Bush lies again about his previous lies about Iraq
How would he know?
Bush’s handlers, who still include that teetering humpty Karl Rove, propped up the POTUS in front of a huge, Soviet-style “Strategy for Victory” slogan in Pennsylvania yesterday and directed him to say the following:
And what would those be? I wonder. Bush said:
Pause here for crowd applause. (You don’t think Bush gave this speech just anywhere, do you? He was speaking at the Tobyhanna Army Depot.) He continued:
They’re right, and Bush is a liar.
If you want to get technical about it, Dana Milbank and Walter Pincus of the Washington Post break down just how he lied, but they’re a lot more civil about it, stopping well short of wagging their fingers in his face. Here’s a segment of their analysis from this morning’s paper:
But the only committee investigating the matter in Congress, the Senate Select Committee on Intelligence, has not yet done its inquiry into whether officials mischaracterized intelligence by omitting caveats and dissenting opinions. And Judge Laurence H. Silberman, chairman of Bush’s commission on weapons of mass destruction, said in releasing his report on March 31, 2005: “Our executive order did not direct us to deal with the use of intelligence by policymakers, and all of us were agreed that that was not part of our inquiry.”
Bush, in Pennsylvania yesterday [November 11], was more precise, but he still implied that it had been proved that the administration did not manipulate intelligence, saying that those who suggest the administration “manipulated the intelligence” are “fully aware that a bipartisan Senate investigation found no evidence of political pressure to change the intelligence community’s judgments.”
In the same speech, Bush asserted that “more than 100 Democrats in the House and the Senate, who had access to the same intelligence, voted to support removing Saddam Hussein from power.” Giving a preview of Bush’s speech, Hadley had said that “we all looked at the same intelligence.”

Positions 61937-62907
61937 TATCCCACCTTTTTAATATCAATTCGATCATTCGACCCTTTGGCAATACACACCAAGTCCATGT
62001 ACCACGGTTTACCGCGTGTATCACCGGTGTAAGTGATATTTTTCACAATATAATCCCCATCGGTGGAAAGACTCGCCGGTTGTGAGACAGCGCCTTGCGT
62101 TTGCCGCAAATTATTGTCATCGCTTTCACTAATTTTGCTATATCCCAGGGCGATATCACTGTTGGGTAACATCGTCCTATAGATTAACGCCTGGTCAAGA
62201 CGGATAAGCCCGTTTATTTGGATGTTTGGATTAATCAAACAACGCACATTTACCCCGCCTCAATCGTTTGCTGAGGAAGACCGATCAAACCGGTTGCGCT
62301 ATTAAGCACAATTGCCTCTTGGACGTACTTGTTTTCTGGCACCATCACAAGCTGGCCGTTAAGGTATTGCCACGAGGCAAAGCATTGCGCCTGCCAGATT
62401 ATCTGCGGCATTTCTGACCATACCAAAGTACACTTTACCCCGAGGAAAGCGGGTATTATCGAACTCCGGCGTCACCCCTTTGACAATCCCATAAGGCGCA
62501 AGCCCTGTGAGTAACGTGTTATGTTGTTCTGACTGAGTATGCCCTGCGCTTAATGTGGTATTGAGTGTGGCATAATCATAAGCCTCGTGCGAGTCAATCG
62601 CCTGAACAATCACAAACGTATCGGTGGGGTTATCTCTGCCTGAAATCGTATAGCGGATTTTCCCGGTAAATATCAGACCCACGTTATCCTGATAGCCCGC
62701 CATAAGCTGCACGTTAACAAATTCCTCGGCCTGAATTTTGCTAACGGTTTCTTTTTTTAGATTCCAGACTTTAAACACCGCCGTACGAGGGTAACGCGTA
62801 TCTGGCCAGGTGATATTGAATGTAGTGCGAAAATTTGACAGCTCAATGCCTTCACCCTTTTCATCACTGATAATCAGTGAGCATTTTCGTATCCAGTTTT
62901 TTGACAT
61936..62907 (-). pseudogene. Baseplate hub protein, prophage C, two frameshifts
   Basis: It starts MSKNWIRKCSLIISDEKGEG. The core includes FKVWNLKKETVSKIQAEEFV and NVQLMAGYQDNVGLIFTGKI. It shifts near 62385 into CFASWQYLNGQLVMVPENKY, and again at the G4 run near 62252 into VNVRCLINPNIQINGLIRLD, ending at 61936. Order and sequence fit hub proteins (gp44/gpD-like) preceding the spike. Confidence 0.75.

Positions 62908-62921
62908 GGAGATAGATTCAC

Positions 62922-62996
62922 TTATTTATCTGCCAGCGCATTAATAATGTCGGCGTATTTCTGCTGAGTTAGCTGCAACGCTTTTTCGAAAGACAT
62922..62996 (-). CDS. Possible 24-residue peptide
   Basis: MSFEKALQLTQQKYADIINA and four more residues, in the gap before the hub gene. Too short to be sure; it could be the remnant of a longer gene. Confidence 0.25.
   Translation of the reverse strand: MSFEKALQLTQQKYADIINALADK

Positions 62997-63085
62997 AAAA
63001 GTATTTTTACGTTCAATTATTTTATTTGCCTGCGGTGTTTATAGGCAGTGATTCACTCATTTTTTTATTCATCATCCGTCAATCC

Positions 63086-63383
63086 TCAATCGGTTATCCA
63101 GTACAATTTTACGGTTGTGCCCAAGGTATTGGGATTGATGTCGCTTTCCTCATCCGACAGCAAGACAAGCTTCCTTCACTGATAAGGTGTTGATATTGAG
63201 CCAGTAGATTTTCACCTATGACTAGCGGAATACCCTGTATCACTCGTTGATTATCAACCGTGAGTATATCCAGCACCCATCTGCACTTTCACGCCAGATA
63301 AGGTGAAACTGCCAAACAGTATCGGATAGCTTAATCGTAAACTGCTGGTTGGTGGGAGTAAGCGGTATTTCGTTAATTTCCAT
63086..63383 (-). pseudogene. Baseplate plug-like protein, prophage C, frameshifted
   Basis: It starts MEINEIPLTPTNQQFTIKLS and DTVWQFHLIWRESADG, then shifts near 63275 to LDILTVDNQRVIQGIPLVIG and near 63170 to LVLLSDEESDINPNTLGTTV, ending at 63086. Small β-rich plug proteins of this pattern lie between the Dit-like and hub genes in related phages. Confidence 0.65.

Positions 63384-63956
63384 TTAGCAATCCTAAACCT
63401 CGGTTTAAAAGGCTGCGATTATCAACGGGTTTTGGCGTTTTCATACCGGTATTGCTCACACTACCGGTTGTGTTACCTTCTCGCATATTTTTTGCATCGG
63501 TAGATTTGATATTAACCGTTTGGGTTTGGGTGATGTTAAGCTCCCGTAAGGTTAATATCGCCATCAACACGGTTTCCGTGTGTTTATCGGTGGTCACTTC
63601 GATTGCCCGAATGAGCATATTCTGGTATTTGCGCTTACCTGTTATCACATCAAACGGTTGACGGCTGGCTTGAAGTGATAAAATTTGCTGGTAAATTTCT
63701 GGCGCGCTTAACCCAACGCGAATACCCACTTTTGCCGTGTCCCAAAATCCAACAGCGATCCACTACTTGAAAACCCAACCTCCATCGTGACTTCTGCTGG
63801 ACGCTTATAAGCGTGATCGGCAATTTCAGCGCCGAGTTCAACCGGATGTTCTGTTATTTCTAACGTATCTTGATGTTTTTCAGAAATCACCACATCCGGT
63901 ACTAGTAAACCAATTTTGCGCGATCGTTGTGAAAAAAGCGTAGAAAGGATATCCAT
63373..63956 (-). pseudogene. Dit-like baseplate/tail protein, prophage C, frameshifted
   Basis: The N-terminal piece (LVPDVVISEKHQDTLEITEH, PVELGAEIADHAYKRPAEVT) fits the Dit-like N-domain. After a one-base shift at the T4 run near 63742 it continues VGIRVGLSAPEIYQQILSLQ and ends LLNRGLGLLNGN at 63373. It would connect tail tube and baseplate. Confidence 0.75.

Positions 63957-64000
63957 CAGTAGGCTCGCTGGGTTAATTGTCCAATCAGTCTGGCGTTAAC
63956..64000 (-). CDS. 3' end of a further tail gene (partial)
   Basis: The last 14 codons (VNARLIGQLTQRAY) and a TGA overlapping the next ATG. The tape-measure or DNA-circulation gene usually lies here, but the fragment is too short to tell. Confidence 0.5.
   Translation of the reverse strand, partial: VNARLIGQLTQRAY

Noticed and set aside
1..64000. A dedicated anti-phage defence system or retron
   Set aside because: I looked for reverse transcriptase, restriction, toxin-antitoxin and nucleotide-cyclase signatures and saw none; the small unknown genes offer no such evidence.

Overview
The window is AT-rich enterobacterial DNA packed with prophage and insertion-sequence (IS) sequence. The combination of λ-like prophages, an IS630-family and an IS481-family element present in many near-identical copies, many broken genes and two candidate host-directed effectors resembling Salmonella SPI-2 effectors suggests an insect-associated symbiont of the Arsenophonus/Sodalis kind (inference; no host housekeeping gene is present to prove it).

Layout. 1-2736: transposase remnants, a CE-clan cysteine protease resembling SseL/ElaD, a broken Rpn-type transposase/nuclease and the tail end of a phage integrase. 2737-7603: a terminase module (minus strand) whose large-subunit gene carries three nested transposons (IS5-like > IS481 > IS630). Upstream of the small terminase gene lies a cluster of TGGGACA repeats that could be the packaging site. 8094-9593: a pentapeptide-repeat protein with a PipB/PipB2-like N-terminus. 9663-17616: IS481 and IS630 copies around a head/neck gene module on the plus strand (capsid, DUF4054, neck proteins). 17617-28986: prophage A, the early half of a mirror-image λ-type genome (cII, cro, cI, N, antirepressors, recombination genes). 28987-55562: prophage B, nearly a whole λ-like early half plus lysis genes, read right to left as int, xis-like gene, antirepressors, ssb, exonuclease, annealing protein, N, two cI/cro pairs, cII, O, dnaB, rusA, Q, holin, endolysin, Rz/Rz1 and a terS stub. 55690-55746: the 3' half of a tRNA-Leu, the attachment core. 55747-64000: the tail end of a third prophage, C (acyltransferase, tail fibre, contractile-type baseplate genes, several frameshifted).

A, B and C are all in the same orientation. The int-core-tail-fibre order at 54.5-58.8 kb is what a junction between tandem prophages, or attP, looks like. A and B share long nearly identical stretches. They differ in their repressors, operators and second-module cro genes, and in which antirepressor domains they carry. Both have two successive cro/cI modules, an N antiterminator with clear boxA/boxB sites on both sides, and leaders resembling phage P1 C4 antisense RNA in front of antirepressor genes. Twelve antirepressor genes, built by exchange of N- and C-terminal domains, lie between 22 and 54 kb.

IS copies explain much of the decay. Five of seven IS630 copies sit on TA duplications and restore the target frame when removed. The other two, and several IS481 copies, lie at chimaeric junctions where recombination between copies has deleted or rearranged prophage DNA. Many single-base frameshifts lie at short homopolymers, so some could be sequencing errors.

But Bush does not share his most sensitive intelligence, such as the President’s Daily Brief, with lawmakers. Also, the National Intelligence Estimate summarizing the intelligence community’s views about the threat from Iraq was given to Congress just days before the vote to authorize the use of force in that country.
That’s assuming that Bush even occasionally glanced at the material that his staff secretary — you know, what’s her name, the star of the Harriet-Got-The-Gate scandal — allowed to even cross his desk after Vise President Dick Cheney saw it.
Milbank and Pincus do an OK job on the particulars, but if you want the best perspective on Bush’s Friday speech, go all the way back to May 5, 2003, for Seymour Hersh‘s breathtaking story “Selective Intelligence” in The New Yorker. In the piece, Hersh peers deep inside the Pentagon’s Office of Special Plans. His detailed reporting — fair and balanced, to borrow a continually abused phrase — reveals a goodly part of the unintelligent design behind the Iraq debacle.
And one thing particularly striking in retrospect is this passage from Hersh, in which he’s talking with “a former Bush administration intelligence official”:
No wonder the Bush regime is lashing out so strongly at its critics. Even beyond the content of the Cheney-Rumsfeld cabalists’ cuckoo dogma, they’re so dogmatic in style.
In the end, it won’t be the cabalists’ original lies that do them in, of course.
It will be their lies about those lies.
That’s what happened in Watergate, and that’s what got Scooter Libby indicted.
The more defensive they become, the more they attack their critics. The more they attack their critics, the more they talk about their pre-war plotting. Lies beget lies, to keep the whole Ponzi scheme of prefabrications still standing. And even the smart lawyers and other hucksters who surround the dumb president can’t help but make mistakes.
And so the evidence piles up from their own lips that could eventually sink them in some court or congressional hearing at a place and time yet to be determined.